I was feeling sorry for myself when I thought of the man who gave me flowers.
He said very little, saw such a lot, couldn’t read but was a master of growing.
He had barely avoided being lost in a mine shaft and had suffered a nervous breakdown over climbing ladders; but in retirement he made a real living out of pottering and obsessing—never lonelier, never happier, never available to anything but his bliss.
His specialties were sweet peas and chrysanthemums, the latter daisy-like or pompon-shaped and enormous like the inedible onions he also won prizes for. But the former were unwritten poetry: long-stemmed, crepe-papery, candy-colored and as sweetly scented.
He sowed them early and prayed for gentle rain, cool sunshine and uneventful nights. He trained them up bamboo poles, tying them loosely so it was their idea to reach upwards. Suckers were cut off, which bothered him a little but ensured long strong stems; so were the tendrils that could make a mess of his plans. As the buds appeared he shielded them against the weather; as they blossomed he cut and arranged them in green metal vases with narrow bases and wide brims. The first crop over, he knew how to get another, folding the stalks down, a trick that fooled them into thinking they had to begin again.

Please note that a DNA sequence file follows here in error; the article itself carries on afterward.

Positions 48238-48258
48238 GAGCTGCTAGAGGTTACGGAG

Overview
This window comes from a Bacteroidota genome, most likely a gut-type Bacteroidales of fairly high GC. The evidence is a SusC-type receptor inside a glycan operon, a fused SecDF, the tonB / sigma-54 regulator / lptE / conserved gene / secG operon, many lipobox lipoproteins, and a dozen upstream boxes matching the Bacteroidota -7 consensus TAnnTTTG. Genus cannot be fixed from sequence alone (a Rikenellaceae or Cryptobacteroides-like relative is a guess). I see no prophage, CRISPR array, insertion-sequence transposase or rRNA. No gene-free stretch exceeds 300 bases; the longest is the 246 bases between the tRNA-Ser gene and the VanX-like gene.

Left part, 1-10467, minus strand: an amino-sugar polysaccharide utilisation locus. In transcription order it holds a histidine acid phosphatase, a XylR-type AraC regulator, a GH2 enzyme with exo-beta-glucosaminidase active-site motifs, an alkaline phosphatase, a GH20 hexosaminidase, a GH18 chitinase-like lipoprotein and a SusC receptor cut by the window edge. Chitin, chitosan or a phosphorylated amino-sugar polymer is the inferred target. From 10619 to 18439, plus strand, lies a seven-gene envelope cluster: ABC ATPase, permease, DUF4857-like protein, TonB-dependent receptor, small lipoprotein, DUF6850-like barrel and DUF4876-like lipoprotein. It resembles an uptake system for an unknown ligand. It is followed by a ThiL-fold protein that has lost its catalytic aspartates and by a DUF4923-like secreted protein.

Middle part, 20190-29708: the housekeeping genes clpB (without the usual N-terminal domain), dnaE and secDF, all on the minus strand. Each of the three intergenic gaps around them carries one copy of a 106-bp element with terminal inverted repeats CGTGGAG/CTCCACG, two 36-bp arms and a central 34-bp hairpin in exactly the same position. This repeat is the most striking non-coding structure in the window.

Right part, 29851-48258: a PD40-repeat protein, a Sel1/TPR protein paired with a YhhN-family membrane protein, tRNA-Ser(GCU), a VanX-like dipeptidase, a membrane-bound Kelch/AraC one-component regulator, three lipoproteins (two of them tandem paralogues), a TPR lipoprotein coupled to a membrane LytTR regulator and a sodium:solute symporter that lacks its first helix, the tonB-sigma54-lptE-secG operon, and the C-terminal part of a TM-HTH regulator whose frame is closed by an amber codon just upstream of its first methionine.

They brought him visitors, a little cash (kept under his mattress) and a lot of praise, satisfaction and disbelief, and frustration because he couldn’t bear to waste his time on such things.
He never made me feel unwelcome, giving me a special bouquet he had put aside. I had nothing to say but “thank you, it’s beautiful.”
All I really knew of him were the flowers he gave me.
I have sweet peas in my garden now, allowed free reign by my laziness, with suckers and tendrils, reaching and falling, rain soaked and wind broken, encouraged and burned by the sun, yet somehow as perfect as the ones he grew.
About that he maintains a heavenly silence.
In Memoriam (About my late father-in-law, 2005) (if you click on link, please scroll down …)
Bill Denton, retired groundskeeper (Wroxton), died on September 20, 2004. He joined Wroxton College in 1976 and worked on the Abbey grounds with his son, Robert Denton, groundskeeper (Wrox), until his retirement in 1999.
(I believe he was nearly 100 when he died … worked gardening on the Wroxton Abbey estate in Oxfordshire, England until he was about 94.)
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